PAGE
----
“We continue to invest in our business while reducing debt and expanding margins in a difficult economic environment,” Hanesbrands Executive Vice President and Chief Financial Officer E. Lee Wyatt said. “We also continue to strategically manage our capital structure. The company has set a new long-term leverage ratio target of 2 to 3 times debt to EBITDA, and we have the potential to reach that range in 2011. This would radically change our leverage profile over the next two years.”

(See Table 4 for details and reconciliation with reported operating results consistent with generally accepted accounting principles. Diluted EPS excluding actions, operating profit excluding actions, gross profit excluding actions, SG&A excluding actions, net income excluding actions, EBITDA or earnings before interest, taxes, depreciation and amortization, and the margins on sales of these measures are non-GAAP measures used to better assess underlying business performance because they exclude the effect of unusual actions that are not directly related to operations. The unusual actions in the current or year-ago periods were restructuring and related charges, nonrecurring spinoff-related and other expenses, other expenses, and the tax effect on these items.)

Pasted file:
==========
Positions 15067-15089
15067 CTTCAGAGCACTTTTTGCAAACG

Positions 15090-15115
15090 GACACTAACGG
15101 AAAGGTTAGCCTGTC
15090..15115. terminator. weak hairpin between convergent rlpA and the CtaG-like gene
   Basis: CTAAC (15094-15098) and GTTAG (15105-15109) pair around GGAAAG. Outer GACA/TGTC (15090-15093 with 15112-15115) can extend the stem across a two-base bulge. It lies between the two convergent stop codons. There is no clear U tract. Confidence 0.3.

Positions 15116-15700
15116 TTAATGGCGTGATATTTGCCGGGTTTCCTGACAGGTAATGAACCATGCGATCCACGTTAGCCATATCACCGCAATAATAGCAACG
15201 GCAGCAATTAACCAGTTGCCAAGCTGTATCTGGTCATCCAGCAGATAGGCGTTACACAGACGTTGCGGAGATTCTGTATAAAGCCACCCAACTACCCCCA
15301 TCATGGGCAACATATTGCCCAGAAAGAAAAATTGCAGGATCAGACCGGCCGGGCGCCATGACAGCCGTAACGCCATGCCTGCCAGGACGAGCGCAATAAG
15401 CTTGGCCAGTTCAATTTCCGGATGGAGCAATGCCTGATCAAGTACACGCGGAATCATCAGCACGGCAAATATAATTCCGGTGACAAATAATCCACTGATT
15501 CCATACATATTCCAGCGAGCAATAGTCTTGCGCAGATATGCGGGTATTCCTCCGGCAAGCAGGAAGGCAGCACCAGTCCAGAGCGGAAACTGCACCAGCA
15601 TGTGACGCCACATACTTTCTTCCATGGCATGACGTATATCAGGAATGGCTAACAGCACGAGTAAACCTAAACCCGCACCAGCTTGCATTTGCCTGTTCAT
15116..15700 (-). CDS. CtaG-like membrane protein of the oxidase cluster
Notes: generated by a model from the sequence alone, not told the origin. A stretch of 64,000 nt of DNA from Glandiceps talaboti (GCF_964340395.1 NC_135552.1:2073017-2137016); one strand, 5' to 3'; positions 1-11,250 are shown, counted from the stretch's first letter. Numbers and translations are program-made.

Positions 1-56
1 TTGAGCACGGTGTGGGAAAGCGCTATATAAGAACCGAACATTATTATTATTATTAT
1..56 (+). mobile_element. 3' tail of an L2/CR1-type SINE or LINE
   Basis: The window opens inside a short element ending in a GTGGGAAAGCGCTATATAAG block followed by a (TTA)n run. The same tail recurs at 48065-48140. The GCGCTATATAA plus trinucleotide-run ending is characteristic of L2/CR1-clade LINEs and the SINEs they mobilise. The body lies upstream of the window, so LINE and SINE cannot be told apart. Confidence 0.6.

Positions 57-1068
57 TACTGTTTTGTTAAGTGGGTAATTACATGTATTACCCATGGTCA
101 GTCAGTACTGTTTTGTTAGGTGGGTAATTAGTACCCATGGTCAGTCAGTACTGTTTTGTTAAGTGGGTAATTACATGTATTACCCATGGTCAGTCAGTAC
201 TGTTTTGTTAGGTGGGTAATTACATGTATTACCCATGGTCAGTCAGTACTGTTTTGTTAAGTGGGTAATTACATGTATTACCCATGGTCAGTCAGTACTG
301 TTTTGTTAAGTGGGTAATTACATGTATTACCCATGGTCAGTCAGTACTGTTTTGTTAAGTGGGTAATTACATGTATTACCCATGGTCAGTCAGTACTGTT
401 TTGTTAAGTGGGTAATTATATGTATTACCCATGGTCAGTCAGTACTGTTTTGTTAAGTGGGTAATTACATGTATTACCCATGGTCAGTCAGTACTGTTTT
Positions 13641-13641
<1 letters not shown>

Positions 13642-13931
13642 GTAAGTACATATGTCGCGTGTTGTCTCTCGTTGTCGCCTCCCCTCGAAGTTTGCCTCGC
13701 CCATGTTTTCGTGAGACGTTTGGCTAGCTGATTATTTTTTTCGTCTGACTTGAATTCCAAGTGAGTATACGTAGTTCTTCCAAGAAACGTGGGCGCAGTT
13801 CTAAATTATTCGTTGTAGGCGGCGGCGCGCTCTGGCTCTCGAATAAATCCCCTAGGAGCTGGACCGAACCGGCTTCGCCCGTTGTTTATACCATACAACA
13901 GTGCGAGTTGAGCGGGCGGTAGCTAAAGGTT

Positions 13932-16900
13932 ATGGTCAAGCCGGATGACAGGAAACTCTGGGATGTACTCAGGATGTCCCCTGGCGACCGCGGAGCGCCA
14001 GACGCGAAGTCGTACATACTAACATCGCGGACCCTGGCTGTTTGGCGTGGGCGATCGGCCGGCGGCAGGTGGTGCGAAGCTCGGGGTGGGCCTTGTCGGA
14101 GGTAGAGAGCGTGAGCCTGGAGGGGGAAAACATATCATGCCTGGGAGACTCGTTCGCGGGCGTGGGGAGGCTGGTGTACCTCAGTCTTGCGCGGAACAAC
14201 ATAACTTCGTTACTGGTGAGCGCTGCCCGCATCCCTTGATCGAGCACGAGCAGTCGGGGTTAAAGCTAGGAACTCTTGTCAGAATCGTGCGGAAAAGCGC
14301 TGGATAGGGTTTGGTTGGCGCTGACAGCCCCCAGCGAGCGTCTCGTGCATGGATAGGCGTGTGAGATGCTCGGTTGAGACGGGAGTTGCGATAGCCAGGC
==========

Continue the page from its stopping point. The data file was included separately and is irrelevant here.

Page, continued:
Other Comments

Continued investment in brand-building programs has solidified significant net shelf-space and distribution gains, starting primarily in early 2010. Program gains significantly outnumber program losses, and the company expects the net space gains to generate approximately 5 percent incremental sales growth in 2010. The growth expectation pertains only to the net space and distribution gains and is not dependent on a consumer spending rebound. In early 2010, Hanesbrands will provide its expectations for total 2010 net sales growth based on the space gains, point-of-sale trends for the holiday period, the outlook for the consumer climate in 2010, and other factors.

Hanesbrands is increasing its production capacity to meet 2010 growth expectations. In early October production began at the company’s new Nanjing, China, fabric production plant, which will supply the company’s Southeast Asia sewing facilities. The company is also substantially ramping up contract production as needed.

As a result of the continuing long-term trend of declining sheer hosiery consumption in the United States, the company announced this week that it expects to close a sheer hosiery manufacturing facility in Winston-Salem with 240 employees in 2010.

The company today closed on the previously announced sale of its yarn production plants to Parkdale America, LLC. Exiting yarn production and entering a supply agreement is expected to generate a $100 million balance sheet improvement within six months as a result of working capital improvement and sale proceeds.

“We are pleased with our profit and margin performance and our readiness to take advantage of opportunities in 2010,” Noll said. “This year is playing out consistent with our expectations, and we have continued to invest during the recession. We will begin 2010 with momentum. We have retail shelf-space gains, a recapitalized global supply chain and opportunities for a very good year.”